Deborah Ross

Journey’s end | 19 September 2009

Away We Go<br /> 15, Nationwide

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Away We Go

15, Nationwide

Away We Go is a comic drama directed by Sam Mendes (American Beauty, Road to Perdition, Revolutionary Road) and it’s sweet, I suppose, but it’s also oddly inconsequential, fake and annoying. It’s a sort of road movie, following the journey of an expectant couple who travel the US in search of the perfect place to put down roots and raise a family. And what does this journey teach them? According to my press notes, they ‘realise they must define home on their own terms’, which has to be good. I mean, imagine if they hadn’t realised that, and had defined it on Gilbert & George’s terms, and what a scatological nightmare that would be. (They want to do the best for their child, and it will never even be able to have friends round!)

Written by the husband and wife team of Dave Eggers and Vendela Vida, it stars John Krasinski and Maya Rudolph as Burt and Verona, a couple in their thirties who are about to have this baby and appear not to realise that millions of people have had babies for millions of years — having a baby is thought to predate the iPod, the internet and even the George Foreman lean, mean grilling machine — and their best bet might be to just get on with it and muddle through as best they can, like the rest of us. Actually, that’s unkind. They love each other and are hopelessly in love with each other, which isn’t something you see often in the cinema, possibly because it is so dramatically and fatally dull. This is a film that yearns to be another Juno or a Little Miss Sunshine, but you can’t contrive quirky, off-beat pizzazz. No, wrong again. You can. In fact, I contrived some quirky, off-beat pizzazz just last Sunday, when I had friends round, but you cannot do it without absolutely believing in your characters and your story, and there is no sense that Mendes ever does.

Anyway, it all kicks off when Burt’s sensationally narcissistic parents, who live nearby, announce they won’t be around for the birth of their grandchild as they are leaving Colorado for Antwerp. The parents are played by Catherine O’Hara and Jeff Daniels, who overact fantastically, as do all the names who have cameos in this. I love Catherine O’Hara and Jeff Daniels and I worship Catherine O’Hara and Jeff Daniels and if Catherine O’Hara and Jeff Daniels ever came round I would do my damnedest to contrive some quirky, off-beat pizzazz for their entertainment, but I just felt embarrassed for them here. I also read in my press notes that Mendes directed this while still in post-production on Revolutionary Road. ‘It was a way of letting off steam.’ he says. I can see that. And so will you. It’s all steam and no subtlety.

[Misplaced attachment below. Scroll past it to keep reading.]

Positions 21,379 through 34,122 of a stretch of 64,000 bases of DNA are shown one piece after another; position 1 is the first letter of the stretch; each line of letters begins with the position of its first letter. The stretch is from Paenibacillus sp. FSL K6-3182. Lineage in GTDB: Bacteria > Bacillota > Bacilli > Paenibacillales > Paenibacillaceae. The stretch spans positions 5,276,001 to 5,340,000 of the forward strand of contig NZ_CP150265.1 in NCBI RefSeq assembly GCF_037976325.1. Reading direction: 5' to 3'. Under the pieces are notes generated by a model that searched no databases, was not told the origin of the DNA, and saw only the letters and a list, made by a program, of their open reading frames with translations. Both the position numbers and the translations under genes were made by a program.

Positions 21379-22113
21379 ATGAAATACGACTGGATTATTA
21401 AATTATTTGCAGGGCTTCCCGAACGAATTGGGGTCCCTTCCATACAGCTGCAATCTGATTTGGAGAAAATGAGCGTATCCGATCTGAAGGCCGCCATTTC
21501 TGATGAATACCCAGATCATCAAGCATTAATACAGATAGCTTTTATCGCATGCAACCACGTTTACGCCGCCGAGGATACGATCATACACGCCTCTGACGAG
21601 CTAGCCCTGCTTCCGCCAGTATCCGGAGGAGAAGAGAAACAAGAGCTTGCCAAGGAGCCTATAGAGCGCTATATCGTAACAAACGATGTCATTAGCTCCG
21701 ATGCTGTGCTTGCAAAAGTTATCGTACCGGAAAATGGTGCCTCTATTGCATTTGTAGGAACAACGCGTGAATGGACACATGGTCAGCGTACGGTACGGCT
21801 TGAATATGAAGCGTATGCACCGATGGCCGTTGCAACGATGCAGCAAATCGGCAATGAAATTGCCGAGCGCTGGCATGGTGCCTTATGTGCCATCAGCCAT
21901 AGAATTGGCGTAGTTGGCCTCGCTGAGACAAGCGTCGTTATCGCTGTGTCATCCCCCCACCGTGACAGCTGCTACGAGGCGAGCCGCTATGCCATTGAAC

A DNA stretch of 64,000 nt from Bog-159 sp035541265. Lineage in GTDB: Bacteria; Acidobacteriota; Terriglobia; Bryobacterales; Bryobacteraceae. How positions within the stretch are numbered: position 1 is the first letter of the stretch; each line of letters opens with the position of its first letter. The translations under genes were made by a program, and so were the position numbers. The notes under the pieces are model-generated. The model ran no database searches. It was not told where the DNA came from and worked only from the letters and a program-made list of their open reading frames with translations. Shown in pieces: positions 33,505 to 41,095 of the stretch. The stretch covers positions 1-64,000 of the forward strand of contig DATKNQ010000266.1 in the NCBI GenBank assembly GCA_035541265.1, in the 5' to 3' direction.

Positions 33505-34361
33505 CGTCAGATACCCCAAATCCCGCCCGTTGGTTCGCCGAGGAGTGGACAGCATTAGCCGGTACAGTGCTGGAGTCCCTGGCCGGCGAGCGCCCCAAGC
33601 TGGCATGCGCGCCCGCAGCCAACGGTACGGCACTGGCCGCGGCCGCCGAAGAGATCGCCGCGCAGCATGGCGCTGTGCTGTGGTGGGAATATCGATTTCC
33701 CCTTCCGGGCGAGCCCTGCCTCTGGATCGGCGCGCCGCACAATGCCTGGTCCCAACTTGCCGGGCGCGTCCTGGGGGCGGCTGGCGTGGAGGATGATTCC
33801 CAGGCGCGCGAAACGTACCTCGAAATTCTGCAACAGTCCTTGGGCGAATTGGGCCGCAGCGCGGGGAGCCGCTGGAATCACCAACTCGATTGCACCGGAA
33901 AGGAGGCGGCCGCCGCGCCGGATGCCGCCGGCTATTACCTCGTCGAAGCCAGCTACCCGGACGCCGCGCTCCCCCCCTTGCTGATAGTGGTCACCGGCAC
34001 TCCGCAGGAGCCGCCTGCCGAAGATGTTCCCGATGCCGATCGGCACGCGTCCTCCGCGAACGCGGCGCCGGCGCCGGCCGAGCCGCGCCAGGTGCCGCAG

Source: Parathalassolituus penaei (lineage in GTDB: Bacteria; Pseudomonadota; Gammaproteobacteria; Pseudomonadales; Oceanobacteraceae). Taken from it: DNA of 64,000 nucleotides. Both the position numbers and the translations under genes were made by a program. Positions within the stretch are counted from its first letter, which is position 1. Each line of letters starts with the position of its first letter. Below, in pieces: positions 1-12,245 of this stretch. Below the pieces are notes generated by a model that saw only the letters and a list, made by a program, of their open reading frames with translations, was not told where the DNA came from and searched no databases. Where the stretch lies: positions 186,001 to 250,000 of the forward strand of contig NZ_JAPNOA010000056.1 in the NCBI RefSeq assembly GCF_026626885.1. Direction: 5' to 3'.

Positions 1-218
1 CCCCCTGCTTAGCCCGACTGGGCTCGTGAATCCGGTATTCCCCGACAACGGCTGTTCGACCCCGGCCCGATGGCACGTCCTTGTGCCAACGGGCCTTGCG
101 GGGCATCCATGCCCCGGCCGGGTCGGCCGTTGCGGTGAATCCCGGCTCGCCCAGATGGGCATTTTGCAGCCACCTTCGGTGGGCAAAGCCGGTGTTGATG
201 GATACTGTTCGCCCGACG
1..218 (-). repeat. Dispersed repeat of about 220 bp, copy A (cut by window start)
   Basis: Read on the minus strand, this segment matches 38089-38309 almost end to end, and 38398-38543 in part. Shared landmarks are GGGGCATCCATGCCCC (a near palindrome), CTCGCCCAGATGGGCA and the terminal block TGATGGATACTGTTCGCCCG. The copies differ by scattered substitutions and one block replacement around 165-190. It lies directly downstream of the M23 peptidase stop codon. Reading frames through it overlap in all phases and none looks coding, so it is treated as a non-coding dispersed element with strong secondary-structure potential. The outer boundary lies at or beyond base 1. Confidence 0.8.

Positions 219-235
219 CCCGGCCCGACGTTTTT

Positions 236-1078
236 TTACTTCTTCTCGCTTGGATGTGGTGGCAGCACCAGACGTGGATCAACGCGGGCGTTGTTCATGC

So, Burt and Verona, released from living in Colorado themselves, hit the road — visiting family and friends in various cities, all presented episodically like a series of postcards — and it’s all pretty much rigged. Verona’s biggest fear is that she and Burt are ‘f***-ups’, aren’t grown-up enough to raise a child, but everyone they encounter proves this isn’t so. Heck, they might even be great! There are the repellent caricatures which include Maggie Gyllenhaal as a new-age nutter of a mother who hyperventilates when Burt brings a stroller into her house, and Allison Janney as a poisonous lush of a mother who ‘jokes’ about her own children within their earshot. ‘She is only 12 and I know she’s a dyke,’ she says of her young daughter, before urging her to do her ‘dyke walk’. Nice. And then there are the saddos after our sympathy, like Burt’s brother, who is heartbroken because his wife has just walked out on him and their kid. What else is this film saying? That the nuclear family is the only family worth being part of?

This is a film that might have been saved if we liked the central characters, but I’m not even sure about that. I’m all for self-absorption — most days, all I think about is me — but it’s too much on screen, and makes it all too one-paced. They also lack any dimensionality. He’s meant to be an endearing shambles, I think, but simply comes across as watery and indecisive, while she does very little beyond looking on indulgently. It’s all a bit of a bore.

Would I recommend it? It’s probably the sort of film you’d watch to the end if it were on TV, but I’m not convinced it’s worth the price of a cinema ticket. Neither am I convinced by its message. A home, surely, is simply something that happens around you while you are getting on with other stuff. In that way, we all inevitably define it on our own terms rather than on, say, Cath Kidston’s. Heavens, just imagine what a flower and polka-dotted nightmare that would be.